Grandfathering Provision in ’70s Zoning Law Applies to Long-time Property Owners
The Ohio Supreme Court ruled today that an Ottawa Hills couple’s property purchased nearly 40 years ago as a lot on which a home could be built may now be sold as a buildable lot in spite of being slightly smaller than what the current village ordinances allow.
In today’s decision, the court concluded that the trial court’s decision to the contrary was unreasonable and arbitrary when it treated the Boices differently than other property owners in the village; found that the 2,000 square-foot difference between the Boices’ vacant lot and the village’s required size for building was significant; and did not grandfather-in the property as a buildable lot based on a 1978 village ordinance.
The 4-3 decision, authored by Justice William M. O’Neill, reverses the judgment of the Sixth District Court of Appeals.
In 1974, Willis and Annette Boice purchased two adjacent residential lots and lived in a house on the larger property for the next 30 years. They left their smaller, 33,000-square-foot parcel vacant. Under the zoning regulations at that time, the minimum-size lot on which a single-family home could be built in the couple’s subdivision was 15,000 square feet.
Four years later, in 1978, the village amended its zoning code, in part to increase the minimum size of a “buildable” residential lot in the area to 35,000 square feet. The ordinance included a grandfathering provision, which stated that “the lawful use of a building or structure or of any land or premises existing at the time of the effective date of this ordinance ... may be continued although such use does not conform to provisions (of the amended ordinance).”
After the 1978 change in the minimum buildable lot size, several property owners with lots smaller than 35,000 square feet received permission to build residences on their properties. In 2004, the Boices decided to move and sell both their lots. They asked the village manager for a variance to have their smaller, vacant lot declared buildable, so someone buying the land could construct a home on it. The manager denied the request, because the property was less than the 35,000 square-foot minimum set in the 1978 ordinance.
The Boices appealed to the village zoning commission, but their appeal and request for a variance were denied. They then filed an appeal in the Lucas County Court of Common Pleas, which found that the zoning amendment was not unconstitutional, there was no illegal regulatory taking of the Boices’ property, and the denial of the variance was supported by the record.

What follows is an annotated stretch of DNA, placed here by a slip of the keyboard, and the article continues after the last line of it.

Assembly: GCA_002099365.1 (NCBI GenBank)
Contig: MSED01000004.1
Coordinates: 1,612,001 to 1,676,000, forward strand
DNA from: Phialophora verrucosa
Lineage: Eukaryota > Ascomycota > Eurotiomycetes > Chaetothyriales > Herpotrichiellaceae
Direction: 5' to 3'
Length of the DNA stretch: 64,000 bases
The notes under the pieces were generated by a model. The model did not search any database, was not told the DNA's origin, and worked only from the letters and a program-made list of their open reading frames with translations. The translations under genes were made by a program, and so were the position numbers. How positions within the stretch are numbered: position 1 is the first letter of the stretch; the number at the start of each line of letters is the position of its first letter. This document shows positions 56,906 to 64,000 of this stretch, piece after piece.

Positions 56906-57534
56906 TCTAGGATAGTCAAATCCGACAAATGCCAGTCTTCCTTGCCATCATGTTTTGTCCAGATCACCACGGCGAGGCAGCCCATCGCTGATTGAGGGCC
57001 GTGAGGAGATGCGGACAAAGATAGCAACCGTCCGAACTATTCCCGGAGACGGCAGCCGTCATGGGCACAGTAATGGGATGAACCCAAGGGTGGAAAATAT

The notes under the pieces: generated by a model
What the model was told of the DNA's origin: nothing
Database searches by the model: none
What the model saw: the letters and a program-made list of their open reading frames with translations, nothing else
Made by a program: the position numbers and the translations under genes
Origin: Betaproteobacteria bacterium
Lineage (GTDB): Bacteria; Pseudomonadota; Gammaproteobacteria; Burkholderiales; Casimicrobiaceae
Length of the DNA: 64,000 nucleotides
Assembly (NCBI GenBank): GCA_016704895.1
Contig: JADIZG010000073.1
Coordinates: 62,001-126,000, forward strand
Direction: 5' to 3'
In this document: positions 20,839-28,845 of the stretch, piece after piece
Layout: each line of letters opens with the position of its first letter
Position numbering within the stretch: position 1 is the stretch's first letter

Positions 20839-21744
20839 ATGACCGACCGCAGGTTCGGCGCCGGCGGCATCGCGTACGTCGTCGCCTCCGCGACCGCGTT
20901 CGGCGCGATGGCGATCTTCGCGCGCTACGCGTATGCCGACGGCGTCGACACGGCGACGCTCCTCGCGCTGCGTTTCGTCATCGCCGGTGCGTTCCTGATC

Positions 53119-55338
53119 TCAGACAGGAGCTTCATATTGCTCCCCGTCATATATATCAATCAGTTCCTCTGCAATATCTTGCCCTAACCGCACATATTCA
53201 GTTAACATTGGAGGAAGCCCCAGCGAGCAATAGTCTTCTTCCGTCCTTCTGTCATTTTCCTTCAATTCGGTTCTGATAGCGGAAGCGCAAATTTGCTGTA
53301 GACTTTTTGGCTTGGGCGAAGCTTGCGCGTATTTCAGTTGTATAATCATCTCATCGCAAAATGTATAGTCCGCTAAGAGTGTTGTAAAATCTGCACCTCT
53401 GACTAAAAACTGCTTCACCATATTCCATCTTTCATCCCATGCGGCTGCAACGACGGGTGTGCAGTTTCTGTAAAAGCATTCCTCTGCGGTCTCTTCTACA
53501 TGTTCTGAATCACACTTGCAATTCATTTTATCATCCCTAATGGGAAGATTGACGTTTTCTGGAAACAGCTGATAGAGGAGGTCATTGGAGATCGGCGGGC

The Sixth District Court of Appeals, which considered the Boices’ appeal, determined that the trial court used the wrong standard in part of its analysis and returned the case to the lower court to be reconsidered. The trial court on remand then concluded that, because the Boices never built on the vacant land, they never acquired a vested right to use the land as a buildable lot. Following a subsequent appeal to the Sixth District, the court affirmed the lower court’s decision.
The Boices asked the Supreme Court to review the Sixth District’s ruling, and the court agreed to hear the case.
In the court’s majority opinion, Justice O’Neill explained that the Boices had a vested right in the lot’s status as buildable that continued beyond the 1978 zoning amendment, and this is a grandfathering-in claim. He noted that it is irrelevant whether they intended to build on the lot because they purchased it as a buildable lot, paid for and received a buildable lot, and paid taxes on it for more than 30 years as a buildable lot.
“For the Sixth District Court of Appeals to conclude that it was not a buildable lot because plaintiffs never actually began construction on the lot between the 1974 purchase and the 1978 zoning amendment is contrary to law,” Justice O’Neill wrote. “It ignores well-settled land-ownership rights in this country.”